Tuesday, January 19, 2021

The Canterbury Cap...an icon of Anglicanism as Catholicism

Several weeks ago I posted a photograph of myself in an Anglo-Catholic social media group, vested for the procession into the sanctuary in alb and chasuble and...a Canterbury cap. The majority of the people who responded to the photo were approving (thumbs, hearts, etc), while two or three expressed disapproval (a laughing face or an angry face). 

One commenter, a deacon in my own Anglican jurisdiction, stated that the Canterbury cap was "Genevan" and "too protestant," and if I were to don any head covering while wearing the chasuble it should be the biretta. I responded with a jibe from Percy Dearmer, that to exchange the Canterbury cap for the biretta would be like an English soldier preferring the German helmet with the spike on top. 

Of course, the more substantive argument to be made is that the Canterbury cap predates the biretta. Indeed, it is the progenitor of both the biretta and the academic mortar board (which, if you look at paintings of Anglican clergy in procession at coronations, was also worn by Anglican priests and bishops with surplices and copes. Don't worry--I'm not arguing for a return of the mortar board in Anglican services). If the biretta can be donned with the fiddleback chasuble, why shouldn't its predecessor be donned with the gothic chasuble (and at the same times during the service, rather than just at "choir services")?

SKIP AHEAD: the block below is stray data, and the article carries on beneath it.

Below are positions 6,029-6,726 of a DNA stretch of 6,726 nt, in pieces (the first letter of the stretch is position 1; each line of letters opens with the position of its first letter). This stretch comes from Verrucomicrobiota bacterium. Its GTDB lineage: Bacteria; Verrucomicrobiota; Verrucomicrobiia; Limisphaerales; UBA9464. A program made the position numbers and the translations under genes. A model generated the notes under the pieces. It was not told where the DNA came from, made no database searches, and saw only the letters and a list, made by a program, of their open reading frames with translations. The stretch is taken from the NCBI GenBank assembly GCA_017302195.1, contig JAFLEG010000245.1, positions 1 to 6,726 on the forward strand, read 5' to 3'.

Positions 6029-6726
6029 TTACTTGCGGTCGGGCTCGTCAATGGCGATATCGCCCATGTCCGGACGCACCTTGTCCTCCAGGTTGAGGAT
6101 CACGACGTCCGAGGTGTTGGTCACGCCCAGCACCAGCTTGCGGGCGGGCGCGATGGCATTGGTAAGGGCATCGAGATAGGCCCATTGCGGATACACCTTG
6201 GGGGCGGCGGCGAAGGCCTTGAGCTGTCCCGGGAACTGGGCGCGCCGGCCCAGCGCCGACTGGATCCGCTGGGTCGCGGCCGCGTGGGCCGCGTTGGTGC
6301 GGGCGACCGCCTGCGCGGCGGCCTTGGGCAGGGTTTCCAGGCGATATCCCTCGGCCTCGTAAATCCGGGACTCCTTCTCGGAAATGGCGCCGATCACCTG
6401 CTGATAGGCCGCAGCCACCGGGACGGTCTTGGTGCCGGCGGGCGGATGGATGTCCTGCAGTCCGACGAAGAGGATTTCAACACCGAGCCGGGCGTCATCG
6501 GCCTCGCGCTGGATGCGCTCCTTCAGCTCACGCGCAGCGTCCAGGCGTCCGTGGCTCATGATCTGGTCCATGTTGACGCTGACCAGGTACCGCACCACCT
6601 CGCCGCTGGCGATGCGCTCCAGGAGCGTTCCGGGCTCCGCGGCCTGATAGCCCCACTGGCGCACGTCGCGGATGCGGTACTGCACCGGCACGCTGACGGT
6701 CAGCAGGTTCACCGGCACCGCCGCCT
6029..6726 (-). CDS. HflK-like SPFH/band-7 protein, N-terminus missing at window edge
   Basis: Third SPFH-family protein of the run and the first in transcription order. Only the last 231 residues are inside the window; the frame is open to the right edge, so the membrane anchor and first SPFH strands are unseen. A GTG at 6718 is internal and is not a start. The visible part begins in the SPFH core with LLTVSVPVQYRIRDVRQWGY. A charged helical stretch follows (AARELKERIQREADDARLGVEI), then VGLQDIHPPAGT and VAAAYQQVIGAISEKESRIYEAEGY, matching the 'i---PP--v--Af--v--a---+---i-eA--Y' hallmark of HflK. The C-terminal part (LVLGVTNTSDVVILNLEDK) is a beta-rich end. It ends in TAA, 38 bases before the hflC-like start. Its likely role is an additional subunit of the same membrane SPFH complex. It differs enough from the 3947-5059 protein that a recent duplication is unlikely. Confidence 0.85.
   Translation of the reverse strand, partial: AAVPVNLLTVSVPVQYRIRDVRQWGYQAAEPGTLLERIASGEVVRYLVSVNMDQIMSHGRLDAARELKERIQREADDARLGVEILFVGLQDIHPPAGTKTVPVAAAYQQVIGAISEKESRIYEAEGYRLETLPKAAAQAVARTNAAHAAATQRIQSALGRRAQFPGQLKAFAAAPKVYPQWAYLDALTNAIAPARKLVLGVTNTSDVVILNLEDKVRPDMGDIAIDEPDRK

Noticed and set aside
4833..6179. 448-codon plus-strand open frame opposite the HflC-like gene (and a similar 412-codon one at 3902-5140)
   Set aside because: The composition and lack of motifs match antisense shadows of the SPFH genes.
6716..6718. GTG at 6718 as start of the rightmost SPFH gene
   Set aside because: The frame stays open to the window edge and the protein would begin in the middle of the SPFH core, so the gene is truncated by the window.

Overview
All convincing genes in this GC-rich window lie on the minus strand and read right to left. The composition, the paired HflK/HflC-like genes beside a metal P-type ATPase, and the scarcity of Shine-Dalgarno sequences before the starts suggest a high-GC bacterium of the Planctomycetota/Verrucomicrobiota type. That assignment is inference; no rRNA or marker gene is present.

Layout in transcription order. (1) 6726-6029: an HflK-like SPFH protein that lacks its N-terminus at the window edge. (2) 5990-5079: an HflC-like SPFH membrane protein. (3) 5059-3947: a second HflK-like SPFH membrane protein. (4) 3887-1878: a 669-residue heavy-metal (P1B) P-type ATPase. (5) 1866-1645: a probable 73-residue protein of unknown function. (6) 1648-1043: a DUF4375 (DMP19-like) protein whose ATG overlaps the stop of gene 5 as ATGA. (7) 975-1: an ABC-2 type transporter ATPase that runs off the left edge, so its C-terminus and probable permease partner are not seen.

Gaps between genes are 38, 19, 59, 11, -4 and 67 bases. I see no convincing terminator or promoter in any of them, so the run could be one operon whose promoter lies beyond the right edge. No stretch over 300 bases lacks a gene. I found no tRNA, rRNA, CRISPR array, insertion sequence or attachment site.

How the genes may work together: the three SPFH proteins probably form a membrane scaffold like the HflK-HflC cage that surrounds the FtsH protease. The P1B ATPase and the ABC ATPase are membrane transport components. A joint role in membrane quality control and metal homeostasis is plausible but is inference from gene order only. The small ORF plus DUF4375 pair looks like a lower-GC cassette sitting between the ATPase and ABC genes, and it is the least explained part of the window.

Dearmer notes in the 1899 edition of The Parson's Handbook that the cap likely had its origins with the almuce, with the hooded portion covering the head in a way the resembled the Canterbury cap. And the almuce, as well as the cap derived from the almuce, was worn with the alb and chasuble, as well as with the outdoor or choir dress of the priest. 

The deacon who chided me for wearing the Canterbury cap instead of the biretta commented that the Canterbury cap was "anachronistic, as is your churchmanship." Very true. I am intentionally being anachronistic in my desire to reach behind the divisions of western Christendom to celebrate Christianity in a way that is Catholic yet intentionally English. I celebrate the Eucharist with an English liturgy, with Sarum ceremonial, and in gothic vestments. I know I don't need to wear a hat, but if I do, I think it should signify the same English Catholicity.